Many of you who are good handcrafters in your own right (cross-stitch, tapestry, embroidery, quilting, chocheting, knitting, etc.) but are new to traditional rugmaking techniques (hooking and prodding in particular) generally reach a milestone (or would that be kilometerstone?) of the “I’m-so-frustrated-with-this-craft-and-will-I-ever–get-it?” stage.
You tend to ask this question fairly early – generally by your second or third session.
Let’s face it. Intellectually you do understand how to do all this.
I mean really!
How hard is it to use a tool to poke a hole in some fabric and push a strip of fabric into it (prodding, remember?) or to use a hooked tool to poke a hole in some fabric and then pull a strip of fabric up to the top to create a loop (hooking – yes?)?
For those of you comfortable with your current handcrafts then you have already developed good fine motor skills (primarily using your fingers, hands and wrists) and have established good “muscle memory” (like athletes have) which lets you work on “auto pilot” with these crafts without thinking about how to do it.
That’s why you are able to watch TV and knit, or crochet, or embroider. You don’t have to consciously THINK about what you are doing.
BUT….new rugcrafters often put unnecessary pressure on themselves to learn this “easy” craft in a few hours (and occasionally someone does). More often than not, they will push themselves to tears of frustration because they want to learn this craft and feel “stupid” that they aren’t learning it as quickly as they think they should.
The answer is simple: The muscle and neural connections have yet to be created so you can hook or prod on “auto pilot”.
Think back….how long did it take you to feel comfortable with your quilting, knitting, embroidery skills? No doubt you spent a lot of frustrated time learning to smooth out your technique; rugcrafting is no different. Practice will help you develop your personal technique of how to hold the fabric strips, manipulate the hook or prodder, and develop the skills to design and draw patterns, make decisions about what technique you want to do (at least for now) – hooking or prodding; what kind of fabric you want to use and how wide to cut it (the weight and weave will play a role here); and whether it is a fabric you can or should cut (scissors, cutting mat/rotary cutter, etc.) or rip.
A general rule of thumb to follow is that you will need to pull at least 2000 loops before you develop your own pattern and rhythm for hooking or prodding fabric.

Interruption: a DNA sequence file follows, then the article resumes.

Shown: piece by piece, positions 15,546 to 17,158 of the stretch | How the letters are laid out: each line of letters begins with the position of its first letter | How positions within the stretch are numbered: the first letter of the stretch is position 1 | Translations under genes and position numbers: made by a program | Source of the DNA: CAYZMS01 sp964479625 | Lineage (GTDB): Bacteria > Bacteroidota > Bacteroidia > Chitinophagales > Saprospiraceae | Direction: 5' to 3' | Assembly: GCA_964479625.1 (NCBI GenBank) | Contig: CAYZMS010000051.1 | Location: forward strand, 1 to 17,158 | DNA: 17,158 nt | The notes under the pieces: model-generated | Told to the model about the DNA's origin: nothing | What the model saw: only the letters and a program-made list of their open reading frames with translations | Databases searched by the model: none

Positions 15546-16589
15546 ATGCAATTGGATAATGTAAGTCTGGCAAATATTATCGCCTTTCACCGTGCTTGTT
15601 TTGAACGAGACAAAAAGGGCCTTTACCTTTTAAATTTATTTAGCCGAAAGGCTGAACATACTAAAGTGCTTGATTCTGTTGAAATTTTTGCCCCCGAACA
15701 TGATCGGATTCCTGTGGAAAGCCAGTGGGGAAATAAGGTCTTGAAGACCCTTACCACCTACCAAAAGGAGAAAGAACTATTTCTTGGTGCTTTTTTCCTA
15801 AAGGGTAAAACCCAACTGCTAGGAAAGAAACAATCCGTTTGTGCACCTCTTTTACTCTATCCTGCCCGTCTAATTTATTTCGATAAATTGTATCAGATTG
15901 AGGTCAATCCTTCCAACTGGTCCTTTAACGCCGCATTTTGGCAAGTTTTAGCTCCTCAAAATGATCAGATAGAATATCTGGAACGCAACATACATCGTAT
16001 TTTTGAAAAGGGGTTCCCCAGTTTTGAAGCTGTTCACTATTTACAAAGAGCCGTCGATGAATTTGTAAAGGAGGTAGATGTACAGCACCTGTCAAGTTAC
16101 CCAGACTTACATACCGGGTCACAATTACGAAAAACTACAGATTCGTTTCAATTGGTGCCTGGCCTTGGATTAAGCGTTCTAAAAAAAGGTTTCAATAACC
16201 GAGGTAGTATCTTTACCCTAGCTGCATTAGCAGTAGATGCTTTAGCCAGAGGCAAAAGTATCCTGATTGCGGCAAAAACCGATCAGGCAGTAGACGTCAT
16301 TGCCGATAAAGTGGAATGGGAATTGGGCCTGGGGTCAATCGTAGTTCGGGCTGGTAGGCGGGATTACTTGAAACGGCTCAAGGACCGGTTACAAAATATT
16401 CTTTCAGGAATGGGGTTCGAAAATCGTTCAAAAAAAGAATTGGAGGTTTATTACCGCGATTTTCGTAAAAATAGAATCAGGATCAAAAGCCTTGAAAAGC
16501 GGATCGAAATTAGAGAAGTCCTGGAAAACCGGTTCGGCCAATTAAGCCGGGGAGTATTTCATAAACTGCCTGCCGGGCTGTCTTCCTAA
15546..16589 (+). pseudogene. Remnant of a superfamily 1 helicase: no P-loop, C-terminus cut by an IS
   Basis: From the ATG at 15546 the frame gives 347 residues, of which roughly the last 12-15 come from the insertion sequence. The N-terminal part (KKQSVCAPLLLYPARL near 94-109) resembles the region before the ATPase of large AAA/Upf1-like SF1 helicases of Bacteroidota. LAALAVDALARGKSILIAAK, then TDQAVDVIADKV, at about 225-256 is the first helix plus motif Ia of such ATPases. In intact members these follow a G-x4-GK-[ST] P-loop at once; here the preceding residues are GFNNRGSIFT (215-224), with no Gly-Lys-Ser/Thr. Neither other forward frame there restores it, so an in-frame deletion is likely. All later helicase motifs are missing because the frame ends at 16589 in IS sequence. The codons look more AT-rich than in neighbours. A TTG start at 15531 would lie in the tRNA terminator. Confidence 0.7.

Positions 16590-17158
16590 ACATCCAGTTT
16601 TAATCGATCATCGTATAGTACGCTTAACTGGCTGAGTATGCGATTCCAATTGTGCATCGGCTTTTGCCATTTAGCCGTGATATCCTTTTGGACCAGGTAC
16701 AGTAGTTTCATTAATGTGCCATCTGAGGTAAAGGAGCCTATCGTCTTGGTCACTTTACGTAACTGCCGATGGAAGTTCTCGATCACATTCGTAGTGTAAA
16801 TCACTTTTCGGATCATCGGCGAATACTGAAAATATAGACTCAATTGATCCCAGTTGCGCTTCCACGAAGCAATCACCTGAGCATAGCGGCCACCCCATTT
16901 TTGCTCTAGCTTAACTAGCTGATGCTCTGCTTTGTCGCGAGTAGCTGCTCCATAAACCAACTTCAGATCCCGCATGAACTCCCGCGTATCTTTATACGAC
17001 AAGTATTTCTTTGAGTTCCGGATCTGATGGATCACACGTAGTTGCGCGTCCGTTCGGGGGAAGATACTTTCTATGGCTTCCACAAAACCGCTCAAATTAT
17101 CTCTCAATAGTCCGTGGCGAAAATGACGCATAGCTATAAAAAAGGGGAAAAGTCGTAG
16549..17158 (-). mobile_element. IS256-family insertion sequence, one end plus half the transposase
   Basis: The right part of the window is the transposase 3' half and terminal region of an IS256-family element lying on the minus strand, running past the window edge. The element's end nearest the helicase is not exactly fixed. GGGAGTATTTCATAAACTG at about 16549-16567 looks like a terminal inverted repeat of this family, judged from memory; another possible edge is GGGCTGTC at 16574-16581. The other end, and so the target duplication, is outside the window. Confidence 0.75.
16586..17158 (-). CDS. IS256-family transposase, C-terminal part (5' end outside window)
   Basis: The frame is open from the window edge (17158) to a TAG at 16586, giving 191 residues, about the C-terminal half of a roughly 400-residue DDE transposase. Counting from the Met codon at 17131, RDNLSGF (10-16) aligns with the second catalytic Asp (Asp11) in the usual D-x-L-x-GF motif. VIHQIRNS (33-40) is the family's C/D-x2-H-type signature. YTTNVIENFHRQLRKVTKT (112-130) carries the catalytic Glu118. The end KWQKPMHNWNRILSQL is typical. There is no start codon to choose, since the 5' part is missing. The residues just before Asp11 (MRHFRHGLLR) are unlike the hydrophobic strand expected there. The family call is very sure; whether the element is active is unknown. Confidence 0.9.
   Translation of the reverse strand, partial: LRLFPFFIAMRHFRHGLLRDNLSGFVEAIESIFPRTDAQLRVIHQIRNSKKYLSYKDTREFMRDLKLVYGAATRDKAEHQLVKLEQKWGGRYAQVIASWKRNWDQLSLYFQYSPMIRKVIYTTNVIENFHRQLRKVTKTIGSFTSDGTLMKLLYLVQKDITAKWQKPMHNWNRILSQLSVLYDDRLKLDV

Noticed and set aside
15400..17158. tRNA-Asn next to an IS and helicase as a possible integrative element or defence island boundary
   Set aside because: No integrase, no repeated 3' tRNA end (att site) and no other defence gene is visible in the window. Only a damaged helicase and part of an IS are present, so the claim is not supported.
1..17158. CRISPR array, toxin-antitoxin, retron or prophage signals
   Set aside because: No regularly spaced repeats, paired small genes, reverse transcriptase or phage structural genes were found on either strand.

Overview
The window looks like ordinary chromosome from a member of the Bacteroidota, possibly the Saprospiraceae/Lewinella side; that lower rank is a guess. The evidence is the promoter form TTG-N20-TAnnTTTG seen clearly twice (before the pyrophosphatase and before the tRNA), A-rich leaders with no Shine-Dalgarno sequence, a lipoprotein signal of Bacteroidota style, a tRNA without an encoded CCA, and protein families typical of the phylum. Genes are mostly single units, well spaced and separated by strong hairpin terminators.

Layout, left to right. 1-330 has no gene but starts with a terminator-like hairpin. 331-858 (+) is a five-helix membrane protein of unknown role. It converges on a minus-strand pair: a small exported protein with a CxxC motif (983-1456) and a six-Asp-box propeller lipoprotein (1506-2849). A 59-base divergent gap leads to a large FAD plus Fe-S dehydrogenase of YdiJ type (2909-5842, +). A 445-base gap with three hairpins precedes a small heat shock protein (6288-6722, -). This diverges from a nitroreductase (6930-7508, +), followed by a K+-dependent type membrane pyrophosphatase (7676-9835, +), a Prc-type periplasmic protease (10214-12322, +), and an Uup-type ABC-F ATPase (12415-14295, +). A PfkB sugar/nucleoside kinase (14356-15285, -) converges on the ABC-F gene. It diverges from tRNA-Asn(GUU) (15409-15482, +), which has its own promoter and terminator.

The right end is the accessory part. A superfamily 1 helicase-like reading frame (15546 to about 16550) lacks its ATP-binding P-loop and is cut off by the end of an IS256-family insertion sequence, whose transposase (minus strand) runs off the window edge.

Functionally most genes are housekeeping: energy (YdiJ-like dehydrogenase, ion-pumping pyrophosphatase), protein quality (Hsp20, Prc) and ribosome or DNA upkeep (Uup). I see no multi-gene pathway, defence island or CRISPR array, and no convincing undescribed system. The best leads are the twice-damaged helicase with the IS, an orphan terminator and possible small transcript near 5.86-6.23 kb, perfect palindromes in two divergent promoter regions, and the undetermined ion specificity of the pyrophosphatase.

By pulling a seemingly endless numbers of loops – or prodding endless amounts of fabric – means that you well on your way to training your brain and muscles to work together in a new pattern.
What else does all this repetition do?
As you use your arm, elbow, shoulder and back to push or pull fabric through the backing materials – and particularly the wide cuts – you may a price in terms of RSI in your hands, wrist, elbow or shoulder or elbow if you “reef” the material though a too-small opening in the backing fabric.
Remember? That’s why I keep nagging (in that gentle nagging way I have!) about why you MUST “dig deep” or push your hook or prodder to the hilt to make the largest hole you can that will easily accommodate the strip you are pushing or pulling through.
BUT…Deliberately make a HOLE in the fabric?
I have a theory.
For many people who sew and knit or do other fine crafts, holes are JUST WRONG! Holes are things that have to be patched! Holes mean I made a mistake! Holes mean THERE IS NO GOING BACK!
When you make a “hole” in the backing fabric what you are really doing is simply pushing aside the warp and weft threads to accommodate the fabric strip. Then the subsequent holes will push the warp and weft threads back into position and serve to secure the fabric strip. That’s why hooked fabric stays in position without being knotted or glued.
So, the fact that rugcrafting is a “traditional craft” does not mean it is a craft that takes no skill. Making a rag rug – whether you’re hooking or prodding – means you have to make a huge range of decisions, and develop new skills.
Kinda gives you another level of respect and a different perspective on how our foremothers managed to produce the kind of rugs they did, doesn’t it?